The Washington state Supreme Court will consider whether enforcing fares on public transit systems violates passengers’ rights. If upheld, the court’s ruling could have statewide ramifications.
The city joins every county in the state as it signed the billion-dollar deal just ahead of the deadline, following months of pushback. The money will fund treatment services, medicine distribution and educational outreach.
With 44 percent of state residents living in a child-care desert, there aren’t enough options. Child care for two children uses 27 percent of a family’s income. The Tri-Share program aims to reduce those obstacles.
From 1890-1930, they exploded across the American landscape, offering people the chance to own a home just outside the city. Lack of government support curtailed their growth, but these historic neighborhoods serve as models for efficient urban planning.
State lawmakers should be thinking about how to go on one-time spending sprees — such as funding infrastructure projects, including broadband, largely underwritten by the trillion-dollar infrastructure bill.
For decades, American vehicles have been growing heavier and taller. They are also deadlier, killing more pedestrians in the past 10 years. Better regulations and traffic calming can help. But the pace of change is slow.
After a payment issue nearly shut off power to the Buckfield Fire Station, legislators are considering a ban on disconnecting utilities for public safety buildings without a 60-day warning first.
34 community and 40 non-community systems are producing drinking water with high levels of the PFAS contaminants, impacting thousands of state residents. N.J. is the first state to set strict standards for PFAS.
The pilot program aims to encourage electric vehicle adoption among farmers and other commercial customers to help reduce the impacts of climate change, which directly impacts the state’s agriculture.
Things will not get better if those of us who see what is going down give in to fear. There are things elected officials and the public in general can do to safeguard our bedrock principles.
2022 is an election year. Republican investigations are continuing in states, while Democrats are convinced the GOP seeks to rig the rules to ensure their party’s victory. Redistricting is nearly complete with the clear loser being competition.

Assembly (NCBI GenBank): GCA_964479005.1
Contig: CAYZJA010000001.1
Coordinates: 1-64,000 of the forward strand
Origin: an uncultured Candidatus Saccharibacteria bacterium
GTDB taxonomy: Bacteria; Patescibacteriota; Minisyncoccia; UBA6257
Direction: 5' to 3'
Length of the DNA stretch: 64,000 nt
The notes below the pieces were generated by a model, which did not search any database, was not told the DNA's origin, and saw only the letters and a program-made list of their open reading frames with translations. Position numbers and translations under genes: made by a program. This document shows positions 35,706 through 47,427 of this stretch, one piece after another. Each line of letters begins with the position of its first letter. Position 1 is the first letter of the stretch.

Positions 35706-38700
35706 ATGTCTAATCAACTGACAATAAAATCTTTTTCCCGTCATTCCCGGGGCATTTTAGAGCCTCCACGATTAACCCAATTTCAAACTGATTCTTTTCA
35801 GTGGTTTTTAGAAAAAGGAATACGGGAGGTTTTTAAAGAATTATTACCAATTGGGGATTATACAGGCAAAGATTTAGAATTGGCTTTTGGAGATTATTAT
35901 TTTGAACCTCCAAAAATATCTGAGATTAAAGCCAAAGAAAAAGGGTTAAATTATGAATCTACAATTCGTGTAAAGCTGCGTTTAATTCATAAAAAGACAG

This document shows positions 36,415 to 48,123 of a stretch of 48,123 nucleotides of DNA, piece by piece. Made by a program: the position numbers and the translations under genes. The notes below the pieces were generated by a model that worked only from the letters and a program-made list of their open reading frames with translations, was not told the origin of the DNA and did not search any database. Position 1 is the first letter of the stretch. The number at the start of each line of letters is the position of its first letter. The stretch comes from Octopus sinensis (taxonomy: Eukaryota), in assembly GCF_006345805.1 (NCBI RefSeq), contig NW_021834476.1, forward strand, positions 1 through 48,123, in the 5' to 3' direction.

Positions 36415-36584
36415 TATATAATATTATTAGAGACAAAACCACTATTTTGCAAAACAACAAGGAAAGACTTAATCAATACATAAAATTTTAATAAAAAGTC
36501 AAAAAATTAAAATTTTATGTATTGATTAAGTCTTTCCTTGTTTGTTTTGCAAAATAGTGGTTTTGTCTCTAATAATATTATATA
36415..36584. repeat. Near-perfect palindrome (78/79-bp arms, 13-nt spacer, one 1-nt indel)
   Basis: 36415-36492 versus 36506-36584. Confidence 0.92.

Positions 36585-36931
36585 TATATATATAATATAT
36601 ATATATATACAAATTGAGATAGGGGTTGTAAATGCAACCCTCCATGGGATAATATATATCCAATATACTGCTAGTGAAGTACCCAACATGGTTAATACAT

The aging digital infrastructure behind the Department of Public Health’s online dashboard was unable to keep up with the flood of new COVID-19 data caused by the omicron variant, resulting in updates to be several days late.
Elbert County Clerk and Recorder Dallas Schroeder has allegedly copied a voting system’s hard drive and has been summoned for a deposition. This is the second election official to be investigated for a potential security breach.
Ten members of Congress have requested an investigation into the Border Patrol’s evidence collection teams, the latest development into the handling of the 2010 killing of Anastasio Hernández Rojas.
Some legislatures have been banning reporters from their lawmaking chambers. But given how statehouse coverage has changed in recent decades, the reality is that we've simply traded one flawed system for another.
Last year, pension plans enjoyed big returns in the market, bringing their balances back to levels not seen since the Great Recession. They are still $1 trillion short, however.
Police departments across the country suffered a slew of damaging ransomware attacks in 2021. The new year promised more of the same, but what should law enforcement agencies really be concerned with in 2022?
Inflation is back and wages are up, while consumer spending remains strong. Economists expect these elements to drive the economy in 2022. Meanwhile, tax collections look hale and hearty. Tax relief could be coming in some states.
Though the state has been experimenting with smart meters since 2008, utilities have once again refocused on the technology as a way for electric vehicle owners to manage their electricity use.
An Indiana bill would pave the way for the state to set guidelines for nuclear power usage. While the energy is touted as clean and reliable, many worry that it will increase costs for customers.
The bill will provide the Department of Finance and Administration $50,000 for state agencies to assess if they need language access plans so those with limited English skills can access their services.
The tragedies in Philadelphia and the Bronx have put a spotlight back on the country’s deplorable housing market for the poorest families. Proposals to fix and fund the problem are on the table.
All city technology agencies will now operate under the Office of Technology and Innovation, overseen by Chief Technology Officer Matthew Fraser. Fraser took over the CTO position earlier this month.
Often audacious, these bundled bills attempt to get a lot done in a hurry, loosening scrutiny on the public purse in the meantime.
Irrigation organizations play a crucial behind-the-scenes role in delivering water to farmers. But only one out of every five has an official strategy for responding to drought.
States and localities have been slow to spend federal emergency money.
Batteries Get Hyped, but Pumped Hydro Provides the Vast Majority of Long-Term Energy Storage Essential for Renewable Power – Here’s How It Works
A team of researchers found 35,000 pairs of existing reservoirs, lakes and old mines in the US that could be turned into long-term energy storage – and they don’t need dams on rivers.
Blue Cross Blue Shield terminated 250 employees earlier this month for not complying with the company’s vaccination deadline. But some employees felt they were wrongfully fired after being denied a religious exemption.
Omicron has hit MARTA, the region’s transit system, hard as drivers get sick or have to quarantine, which can sometimes cause last-minute trip cancellations. Passengers are suffering from the reduced service.